Cobalt vanadium iron is a soft magnetic alloy that has very good mechanical properties and ductility. It is suitable for applications in the aircraft industry. Typically, it is annealed at temperatures above 740 deg C. This annealing procedure is often difficult due to temperature fluctuations.
An improved alloy of cobalt vanadium iron is provided in accordance with the invention. The alloy comprises 1.7 to 2.1% vanadium, a controlled carbon content, and satisfactory magnetic properties. The alloy can be melted in various ways. For example, vacuum induction melting is preferred.
Zirconium is added to the alloy at a concentration of 0.3% by weight. This increases the ductility of the alloy after quenching. It is also beneficial in inhibiting grain growth. A special magnetic final anneal is performed at a temperature of 740 deg C. The yield strength is at least 620 MPa.
During the annealing process, the temperature dependence of the magnetic susceptibility is small. In addition, the Curie-Weiss behaviour is found to be present. The highest saturation magnetisation is 2.45 T.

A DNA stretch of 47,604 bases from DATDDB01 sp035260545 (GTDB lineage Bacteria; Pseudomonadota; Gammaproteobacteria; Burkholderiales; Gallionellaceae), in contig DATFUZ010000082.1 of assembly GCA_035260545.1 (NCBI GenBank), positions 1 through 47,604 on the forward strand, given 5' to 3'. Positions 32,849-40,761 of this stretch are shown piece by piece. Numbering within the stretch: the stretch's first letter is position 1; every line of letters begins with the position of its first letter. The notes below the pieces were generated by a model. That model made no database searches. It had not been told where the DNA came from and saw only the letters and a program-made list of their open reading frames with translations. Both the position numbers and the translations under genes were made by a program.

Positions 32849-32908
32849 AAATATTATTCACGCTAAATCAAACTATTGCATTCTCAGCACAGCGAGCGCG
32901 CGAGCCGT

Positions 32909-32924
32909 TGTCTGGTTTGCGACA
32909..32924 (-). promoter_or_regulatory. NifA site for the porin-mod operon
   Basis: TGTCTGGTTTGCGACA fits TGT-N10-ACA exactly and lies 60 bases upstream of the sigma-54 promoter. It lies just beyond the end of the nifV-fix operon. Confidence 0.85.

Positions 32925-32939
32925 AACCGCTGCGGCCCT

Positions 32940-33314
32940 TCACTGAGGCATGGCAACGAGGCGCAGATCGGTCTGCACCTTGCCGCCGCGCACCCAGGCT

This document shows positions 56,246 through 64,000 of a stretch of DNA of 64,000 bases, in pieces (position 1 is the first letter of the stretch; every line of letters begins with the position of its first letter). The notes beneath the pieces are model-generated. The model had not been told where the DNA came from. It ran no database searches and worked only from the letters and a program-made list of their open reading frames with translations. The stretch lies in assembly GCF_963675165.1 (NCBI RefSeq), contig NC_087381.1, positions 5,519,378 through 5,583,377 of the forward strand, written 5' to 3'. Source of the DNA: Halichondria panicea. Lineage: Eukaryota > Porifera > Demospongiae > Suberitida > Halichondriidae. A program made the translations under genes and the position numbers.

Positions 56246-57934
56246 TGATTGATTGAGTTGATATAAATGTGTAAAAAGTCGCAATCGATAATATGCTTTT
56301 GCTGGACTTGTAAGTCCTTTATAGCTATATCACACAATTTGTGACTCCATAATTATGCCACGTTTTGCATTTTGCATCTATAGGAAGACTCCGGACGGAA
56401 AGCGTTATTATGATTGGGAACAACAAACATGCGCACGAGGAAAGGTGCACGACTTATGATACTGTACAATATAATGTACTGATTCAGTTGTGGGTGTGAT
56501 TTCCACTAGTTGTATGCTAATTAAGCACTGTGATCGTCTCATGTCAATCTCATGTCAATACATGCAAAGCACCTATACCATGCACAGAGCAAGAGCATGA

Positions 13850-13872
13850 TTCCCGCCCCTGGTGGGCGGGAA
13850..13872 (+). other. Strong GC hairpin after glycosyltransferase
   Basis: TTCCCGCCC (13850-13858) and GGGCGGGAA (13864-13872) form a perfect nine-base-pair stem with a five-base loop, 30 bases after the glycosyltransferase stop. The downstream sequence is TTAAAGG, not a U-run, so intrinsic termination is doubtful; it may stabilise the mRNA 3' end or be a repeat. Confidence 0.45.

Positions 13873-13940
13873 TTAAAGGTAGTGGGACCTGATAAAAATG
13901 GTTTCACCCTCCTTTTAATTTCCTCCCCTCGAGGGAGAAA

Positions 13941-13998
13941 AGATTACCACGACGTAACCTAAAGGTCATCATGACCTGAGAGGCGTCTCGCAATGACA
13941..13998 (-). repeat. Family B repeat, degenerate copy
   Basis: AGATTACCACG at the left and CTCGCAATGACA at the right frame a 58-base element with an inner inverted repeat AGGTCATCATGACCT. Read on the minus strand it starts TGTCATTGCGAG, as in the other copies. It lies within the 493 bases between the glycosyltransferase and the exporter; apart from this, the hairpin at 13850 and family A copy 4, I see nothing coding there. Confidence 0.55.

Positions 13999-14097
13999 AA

The carbon content is typically reduced to the lowest level that is technically possible. This is beneficial in prolonging the structural ordering transformation. It is also beneficial in preventing the eddy current losses.
A process of ion exchange separation is proposed to isolate the element of iron from the alloy. This separation is intended for use with soft alloys. After the separation, the elements are measured by ethylenediaminotetracetique.
The magnetic properties of the iron-cobalt-vanadium alloy are also investigated. The magnetic susceptibility of the iron-cobalt-vanadium-iron alloy is found to be slightly dependent on the temperature.